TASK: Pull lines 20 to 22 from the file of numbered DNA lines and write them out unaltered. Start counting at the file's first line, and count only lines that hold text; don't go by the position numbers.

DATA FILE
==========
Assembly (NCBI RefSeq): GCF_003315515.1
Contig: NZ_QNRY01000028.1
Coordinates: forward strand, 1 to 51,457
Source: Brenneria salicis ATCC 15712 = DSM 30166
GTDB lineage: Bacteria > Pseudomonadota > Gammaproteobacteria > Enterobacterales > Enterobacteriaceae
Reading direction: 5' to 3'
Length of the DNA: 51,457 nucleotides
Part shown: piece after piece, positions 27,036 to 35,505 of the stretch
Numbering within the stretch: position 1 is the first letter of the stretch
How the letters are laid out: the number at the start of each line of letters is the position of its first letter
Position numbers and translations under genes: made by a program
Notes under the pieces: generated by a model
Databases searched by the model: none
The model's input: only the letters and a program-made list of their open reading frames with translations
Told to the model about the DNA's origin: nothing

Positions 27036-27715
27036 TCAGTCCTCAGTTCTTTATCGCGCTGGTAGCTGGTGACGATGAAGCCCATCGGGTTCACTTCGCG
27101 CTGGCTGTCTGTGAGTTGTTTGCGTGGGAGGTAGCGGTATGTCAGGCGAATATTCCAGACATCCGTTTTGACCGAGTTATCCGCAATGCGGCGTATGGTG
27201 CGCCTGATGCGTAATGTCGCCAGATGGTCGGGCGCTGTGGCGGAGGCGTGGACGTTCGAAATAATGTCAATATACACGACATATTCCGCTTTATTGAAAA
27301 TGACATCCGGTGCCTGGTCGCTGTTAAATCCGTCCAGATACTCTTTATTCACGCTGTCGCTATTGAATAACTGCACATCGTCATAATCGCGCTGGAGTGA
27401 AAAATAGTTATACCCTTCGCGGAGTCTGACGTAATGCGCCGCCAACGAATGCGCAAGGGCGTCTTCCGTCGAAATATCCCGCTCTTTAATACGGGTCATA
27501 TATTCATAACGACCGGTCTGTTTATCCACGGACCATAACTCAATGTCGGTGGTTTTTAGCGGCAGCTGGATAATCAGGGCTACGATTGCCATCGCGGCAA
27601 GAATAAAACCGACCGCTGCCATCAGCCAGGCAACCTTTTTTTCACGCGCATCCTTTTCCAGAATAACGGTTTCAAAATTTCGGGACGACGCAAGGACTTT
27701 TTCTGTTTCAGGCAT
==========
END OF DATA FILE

27301 TGACATCCGGTGCCTGGTCGCTGTTAAATCCGTCCAGATACTCTTTATTCACGCTGTCGCTATTGAATAACTGCACATCGTCATAATCGCGCTGGAGTGA
27401 AAAATAGTTATACCCTTCGCGGAGTCTGACGTAATGCGCCGCCAACGAATGCGCAAGGGCGTCTTCCGTCGAAATATCCCGCTCTTTAATACGGGTCATA
27501 TATTCATAACGACCGGTCTGTTTATCCACGGACCATAACTCAATGTCGGTGGTTTTTAGCGGCAGCTGGATAATCAGGGCTACGATTGCCATCGCGGCAA